Exploring Hydrocarbon Depletion
NEW! Members Only Forums!
Access more articles, news & discussion by becoming a PeakOil.com Member.
Page added on November 16, 2012
According to the report released by The United Nations Population Fund, making voluntary family planning available to everyone in developing countries would reduce costs for maternal and newborn health care by $11.3 billion annually.
The report finds that the costs of ignoring the right to family planning include poverty, exclusion, poor health and gender inequality. The report suggests that access to contraception is the key to controlling population growth, an aspect which has been faced criticism in many African countries because of their religious, and cultural beliefs.
The report warns that of the 80 million unintended pregnancies that are projected to occur in 2012, an estimated 40 million will likely end in abortion. Addressing the unmet need for family planning worldwide would avert 54 million unintended pregnancies and result in 26 million fewer abortions.
Some Africans feel that if African men reduce hypocrisy, such unwanted pregnancies in Africa will be a story of the past.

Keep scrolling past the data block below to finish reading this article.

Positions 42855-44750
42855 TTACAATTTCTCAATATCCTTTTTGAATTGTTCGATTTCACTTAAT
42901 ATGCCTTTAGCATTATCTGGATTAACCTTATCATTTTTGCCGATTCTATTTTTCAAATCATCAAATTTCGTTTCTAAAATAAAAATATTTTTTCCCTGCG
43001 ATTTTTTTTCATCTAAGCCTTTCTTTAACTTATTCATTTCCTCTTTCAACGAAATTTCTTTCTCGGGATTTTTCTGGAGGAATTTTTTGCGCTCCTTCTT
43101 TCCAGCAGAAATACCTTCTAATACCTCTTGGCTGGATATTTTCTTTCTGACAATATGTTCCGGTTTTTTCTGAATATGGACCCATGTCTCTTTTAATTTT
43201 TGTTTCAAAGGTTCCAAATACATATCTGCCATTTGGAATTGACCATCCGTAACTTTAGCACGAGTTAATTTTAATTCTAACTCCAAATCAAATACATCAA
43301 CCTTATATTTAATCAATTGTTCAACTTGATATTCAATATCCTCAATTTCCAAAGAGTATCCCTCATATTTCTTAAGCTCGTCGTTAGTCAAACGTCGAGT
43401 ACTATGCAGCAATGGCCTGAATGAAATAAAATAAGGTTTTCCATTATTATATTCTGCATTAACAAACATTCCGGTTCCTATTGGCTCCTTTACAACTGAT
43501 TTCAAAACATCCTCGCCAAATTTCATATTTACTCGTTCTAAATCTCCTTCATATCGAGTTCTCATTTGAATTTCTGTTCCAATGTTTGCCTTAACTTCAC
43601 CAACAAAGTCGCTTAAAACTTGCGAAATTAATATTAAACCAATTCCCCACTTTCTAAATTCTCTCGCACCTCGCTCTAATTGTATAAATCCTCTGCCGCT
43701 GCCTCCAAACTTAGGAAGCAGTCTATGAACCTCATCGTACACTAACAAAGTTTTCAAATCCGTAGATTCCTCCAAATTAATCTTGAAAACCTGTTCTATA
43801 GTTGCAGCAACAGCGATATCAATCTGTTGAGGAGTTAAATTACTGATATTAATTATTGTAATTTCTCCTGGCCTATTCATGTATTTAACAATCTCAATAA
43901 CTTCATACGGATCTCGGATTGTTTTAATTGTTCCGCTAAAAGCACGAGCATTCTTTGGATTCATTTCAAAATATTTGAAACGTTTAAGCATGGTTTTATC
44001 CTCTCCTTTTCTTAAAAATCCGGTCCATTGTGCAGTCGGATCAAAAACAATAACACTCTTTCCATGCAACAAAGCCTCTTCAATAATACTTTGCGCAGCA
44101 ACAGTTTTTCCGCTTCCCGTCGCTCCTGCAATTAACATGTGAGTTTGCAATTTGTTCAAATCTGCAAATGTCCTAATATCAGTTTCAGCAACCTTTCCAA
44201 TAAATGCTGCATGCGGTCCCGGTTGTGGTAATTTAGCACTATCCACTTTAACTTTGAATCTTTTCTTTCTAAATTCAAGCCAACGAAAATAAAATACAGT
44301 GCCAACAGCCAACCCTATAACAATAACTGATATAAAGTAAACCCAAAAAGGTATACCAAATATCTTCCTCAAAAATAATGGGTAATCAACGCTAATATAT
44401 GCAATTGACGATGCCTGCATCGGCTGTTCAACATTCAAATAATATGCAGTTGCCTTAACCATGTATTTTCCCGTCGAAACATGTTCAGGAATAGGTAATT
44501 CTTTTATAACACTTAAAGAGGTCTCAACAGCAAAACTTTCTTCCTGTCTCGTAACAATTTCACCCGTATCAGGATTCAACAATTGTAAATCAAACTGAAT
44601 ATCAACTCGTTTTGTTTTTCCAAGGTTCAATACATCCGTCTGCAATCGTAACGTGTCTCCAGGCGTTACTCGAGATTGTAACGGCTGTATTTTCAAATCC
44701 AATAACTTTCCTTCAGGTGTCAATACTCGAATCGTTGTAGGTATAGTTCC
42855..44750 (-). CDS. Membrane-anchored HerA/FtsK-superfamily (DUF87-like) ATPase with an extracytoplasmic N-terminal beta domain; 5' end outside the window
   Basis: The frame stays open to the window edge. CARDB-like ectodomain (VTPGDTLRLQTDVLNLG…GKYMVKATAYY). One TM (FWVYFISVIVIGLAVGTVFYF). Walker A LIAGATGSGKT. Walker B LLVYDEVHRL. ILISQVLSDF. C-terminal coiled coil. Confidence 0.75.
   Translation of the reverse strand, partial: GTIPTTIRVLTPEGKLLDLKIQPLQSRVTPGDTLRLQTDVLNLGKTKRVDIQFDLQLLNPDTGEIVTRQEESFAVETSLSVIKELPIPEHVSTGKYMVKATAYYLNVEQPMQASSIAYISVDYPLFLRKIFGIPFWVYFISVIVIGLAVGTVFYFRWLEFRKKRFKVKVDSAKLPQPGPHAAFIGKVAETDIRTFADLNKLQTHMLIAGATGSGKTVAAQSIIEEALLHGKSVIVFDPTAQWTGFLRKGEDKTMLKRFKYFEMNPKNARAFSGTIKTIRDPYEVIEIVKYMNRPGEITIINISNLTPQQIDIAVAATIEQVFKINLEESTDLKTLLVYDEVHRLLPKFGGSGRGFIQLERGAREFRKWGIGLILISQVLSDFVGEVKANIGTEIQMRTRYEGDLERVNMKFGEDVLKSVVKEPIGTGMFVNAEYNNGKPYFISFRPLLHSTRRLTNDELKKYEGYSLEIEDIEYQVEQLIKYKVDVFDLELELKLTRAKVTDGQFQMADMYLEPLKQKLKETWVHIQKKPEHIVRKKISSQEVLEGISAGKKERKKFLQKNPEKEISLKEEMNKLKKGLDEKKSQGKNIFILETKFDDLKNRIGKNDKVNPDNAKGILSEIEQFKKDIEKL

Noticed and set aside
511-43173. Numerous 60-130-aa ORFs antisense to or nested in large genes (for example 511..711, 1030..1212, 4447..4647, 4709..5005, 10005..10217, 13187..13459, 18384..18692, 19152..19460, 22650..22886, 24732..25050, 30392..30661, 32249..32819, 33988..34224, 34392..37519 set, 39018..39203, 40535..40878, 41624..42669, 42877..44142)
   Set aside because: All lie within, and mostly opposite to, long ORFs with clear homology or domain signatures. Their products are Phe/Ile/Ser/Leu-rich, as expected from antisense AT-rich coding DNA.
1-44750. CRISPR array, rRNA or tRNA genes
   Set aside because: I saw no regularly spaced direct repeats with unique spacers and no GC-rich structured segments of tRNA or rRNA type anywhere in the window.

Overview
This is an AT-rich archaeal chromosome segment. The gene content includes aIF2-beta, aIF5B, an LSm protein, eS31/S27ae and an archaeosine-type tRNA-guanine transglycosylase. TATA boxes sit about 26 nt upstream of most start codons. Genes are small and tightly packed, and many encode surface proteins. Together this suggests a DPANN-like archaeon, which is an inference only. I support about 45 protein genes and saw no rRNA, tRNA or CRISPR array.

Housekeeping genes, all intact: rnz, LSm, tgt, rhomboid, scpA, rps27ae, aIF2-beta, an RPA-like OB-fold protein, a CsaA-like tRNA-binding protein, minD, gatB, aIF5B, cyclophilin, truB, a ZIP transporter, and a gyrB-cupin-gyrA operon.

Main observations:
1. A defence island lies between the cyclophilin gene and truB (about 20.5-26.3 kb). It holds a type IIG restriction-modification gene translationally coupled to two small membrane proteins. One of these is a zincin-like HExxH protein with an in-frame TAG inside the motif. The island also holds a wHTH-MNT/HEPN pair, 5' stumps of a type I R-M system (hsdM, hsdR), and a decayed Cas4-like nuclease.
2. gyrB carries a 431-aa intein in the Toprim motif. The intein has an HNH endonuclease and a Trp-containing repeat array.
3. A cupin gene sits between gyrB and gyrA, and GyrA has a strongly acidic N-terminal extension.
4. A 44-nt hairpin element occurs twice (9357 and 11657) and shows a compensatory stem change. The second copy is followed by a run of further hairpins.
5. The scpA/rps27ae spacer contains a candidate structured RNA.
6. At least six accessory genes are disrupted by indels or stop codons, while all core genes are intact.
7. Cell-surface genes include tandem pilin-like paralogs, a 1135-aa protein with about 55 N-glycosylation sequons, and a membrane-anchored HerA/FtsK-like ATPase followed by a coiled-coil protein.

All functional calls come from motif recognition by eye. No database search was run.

There are some success stories of adoption of family planning services in countries like in Uganda, Ethiopia, Rwanda and Nigeria but still a staggering 222 million in developing countries remain in need of these services yet they cannot get them.
In July 2012, at the London Summit on Family Planning, donor countries and foundations together pledged $2.6 billion to make family planning available to 120 million women in developing countries with unmet needs by 2020. Developing countries themselves also pledged to increase support.
But, according to the just released report, an additional $4.1 billion is necessary each year.
Experts believe that the best way to control Africa’s growing population is by targeting the youth who comprise over half the population of the continent . They say it is better to put youth-friendly family planning services in institutions where they go to, or in the open society where they can easily access them.